Rebasing tries to solve these problems, with varying degrees of success. Revise changes where you started your branch. The entire branch is lifted and transported to the end of the current master branch, where it connects to the end. The main branch is left untouched and is free to continue accepting commitments.
In fact, the commitments are not movedhowever, because commitments are immutable. Rather, they are copied, resulting in new engagement IDs. The previous commitments are left, hidden in your Git files but will never be seen again, as the game head has moved elsewhere.
To perform this process from the command line, you would run:
git checkout feature git pull git rebase master
This opens the branch, drags the current changes to the master and then phases back the function branch to the master branch.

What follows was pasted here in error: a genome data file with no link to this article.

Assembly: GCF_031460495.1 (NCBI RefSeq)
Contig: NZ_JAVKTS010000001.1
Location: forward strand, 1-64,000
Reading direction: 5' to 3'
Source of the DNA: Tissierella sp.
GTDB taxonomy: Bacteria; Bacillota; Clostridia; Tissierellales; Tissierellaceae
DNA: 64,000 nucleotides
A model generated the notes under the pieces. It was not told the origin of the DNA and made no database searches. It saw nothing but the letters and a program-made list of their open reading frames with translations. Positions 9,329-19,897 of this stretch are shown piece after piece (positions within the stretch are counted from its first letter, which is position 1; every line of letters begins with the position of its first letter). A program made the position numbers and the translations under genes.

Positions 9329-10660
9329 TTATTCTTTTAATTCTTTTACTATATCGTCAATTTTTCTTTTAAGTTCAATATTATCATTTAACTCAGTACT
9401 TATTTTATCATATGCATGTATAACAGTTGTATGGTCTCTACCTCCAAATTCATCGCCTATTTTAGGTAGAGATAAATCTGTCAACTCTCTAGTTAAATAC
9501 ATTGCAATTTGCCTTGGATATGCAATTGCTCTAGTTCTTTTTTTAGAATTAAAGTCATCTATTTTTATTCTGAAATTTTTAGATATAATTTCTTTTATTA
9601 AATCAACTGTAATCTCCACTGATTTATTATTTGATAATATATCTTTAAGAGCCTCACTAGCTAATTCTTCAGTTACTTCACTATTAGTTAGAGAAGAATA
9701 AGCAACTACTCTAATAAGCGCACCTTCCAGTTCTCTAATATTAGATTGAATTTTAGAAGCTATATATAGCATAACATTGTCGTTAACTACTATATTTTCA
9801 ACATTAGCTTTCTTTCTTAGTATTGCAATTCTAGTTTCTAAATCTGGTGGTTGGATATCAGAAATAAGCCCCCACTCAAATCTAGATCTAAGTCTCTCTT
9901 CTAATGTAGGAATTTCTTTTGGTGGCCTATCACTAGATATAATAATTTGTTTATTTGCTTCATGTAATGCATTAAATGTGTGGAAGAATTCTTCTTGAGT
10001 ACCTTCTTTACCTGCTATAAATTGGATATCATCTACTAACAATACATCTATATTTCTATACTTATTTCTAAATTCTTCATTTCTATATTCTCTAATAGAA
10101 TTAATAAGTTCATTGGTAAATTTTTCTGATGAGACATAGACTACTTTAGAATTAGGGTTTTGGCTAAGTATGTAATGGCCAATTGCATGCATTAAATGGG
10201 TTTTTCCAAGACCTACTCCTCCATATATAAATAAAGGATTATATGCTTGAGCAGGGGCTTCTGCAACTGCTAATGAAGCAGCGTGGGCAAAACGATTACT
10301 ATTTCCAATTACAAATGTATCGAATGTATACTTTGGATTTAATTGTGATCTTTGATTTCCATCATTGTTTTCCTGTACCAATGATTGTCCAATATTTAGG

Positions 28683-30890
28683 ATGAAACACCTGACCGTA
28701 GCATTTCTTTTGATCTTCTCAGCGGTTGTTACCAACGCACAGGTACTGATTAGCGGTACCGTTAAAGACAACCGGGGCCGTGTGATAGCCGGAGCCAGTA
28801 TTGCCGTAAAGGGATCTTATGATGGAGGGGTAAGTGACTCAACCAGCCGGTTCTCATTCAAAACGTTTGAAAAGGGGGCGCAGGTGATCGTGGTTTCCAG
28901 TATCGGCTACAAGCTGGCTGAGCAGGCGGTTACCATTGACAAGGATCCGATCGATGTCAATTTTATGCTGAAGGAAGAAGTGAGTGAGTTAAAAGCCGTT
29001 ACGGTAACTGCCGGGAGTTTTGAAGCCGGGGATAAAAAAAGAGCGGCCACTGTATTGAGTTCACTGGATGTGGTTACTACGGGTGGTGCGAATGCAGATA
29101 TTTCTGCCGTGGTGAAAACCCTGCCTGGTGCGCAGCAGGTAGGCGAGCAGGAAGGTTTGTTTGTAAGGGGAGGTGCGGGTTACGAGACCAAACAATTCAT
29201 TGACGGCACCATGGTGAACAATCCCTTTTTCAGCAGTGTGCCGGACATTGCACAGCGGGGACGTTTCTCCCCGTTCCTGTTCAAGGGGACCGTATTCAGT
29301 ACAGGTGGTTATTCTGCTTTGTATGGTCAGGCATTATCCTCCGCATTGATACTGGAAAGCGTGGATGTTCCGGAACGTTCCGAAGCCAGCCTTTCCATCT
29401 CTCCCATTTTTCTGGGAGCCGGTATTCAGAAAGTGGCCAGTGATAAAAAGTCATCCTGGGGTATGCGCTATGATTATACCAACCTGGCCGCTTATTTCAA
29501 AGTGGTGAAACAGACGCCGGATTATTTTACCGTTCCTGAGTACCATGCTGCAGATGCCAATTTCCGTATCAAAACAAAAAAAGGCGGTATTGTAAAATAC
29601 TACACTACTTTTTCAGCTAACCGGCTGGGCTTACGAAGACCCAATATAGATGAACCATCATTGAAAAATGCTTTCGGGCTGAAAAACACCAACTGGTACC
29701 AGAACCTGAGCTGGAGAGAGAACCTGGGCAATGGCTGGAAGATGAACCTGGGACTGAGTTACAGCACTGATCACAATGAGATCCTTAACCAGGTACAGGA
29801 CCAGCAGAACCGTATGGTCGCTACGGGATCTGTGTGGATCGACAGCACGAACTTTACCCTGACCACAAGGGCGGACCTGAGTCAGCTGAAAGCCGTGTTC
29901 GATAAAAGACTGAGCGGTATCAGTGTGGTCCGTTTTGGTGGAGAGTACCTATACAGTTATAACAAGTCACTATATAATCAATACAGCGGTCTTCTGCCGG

At this time, the code in the function branch is now more up to date, which is the only real function of
git rebase. Phasing does not merge branches, as it does not create merging obligations or move the master’s game head.
To merge after reboot performance, run:
git checkout master git merge feature
Which would look like this, with the master’s game head replacing the game head function:
So re-based does not solve the problem of managing mergers, because you still have to merge at the end to update the main branch. The real
merge however, the command at the end should go smoothly, as the reboot process requires you to “merge” into changes, which can still cause conflicts. And if you still want to continue working with your branch, you still need to “merge” changes.
Do not interrupt split branches
Do you remember how re-based copies undertake and leave a stranded game head? This is actually a big problem if you work with shared code. Let’s say you created the feature branch and push it to your repo so your colleagues can test it. That’s fine, but if one of them wanted to branch out from your branch, eventually going back, you’ll end up with this: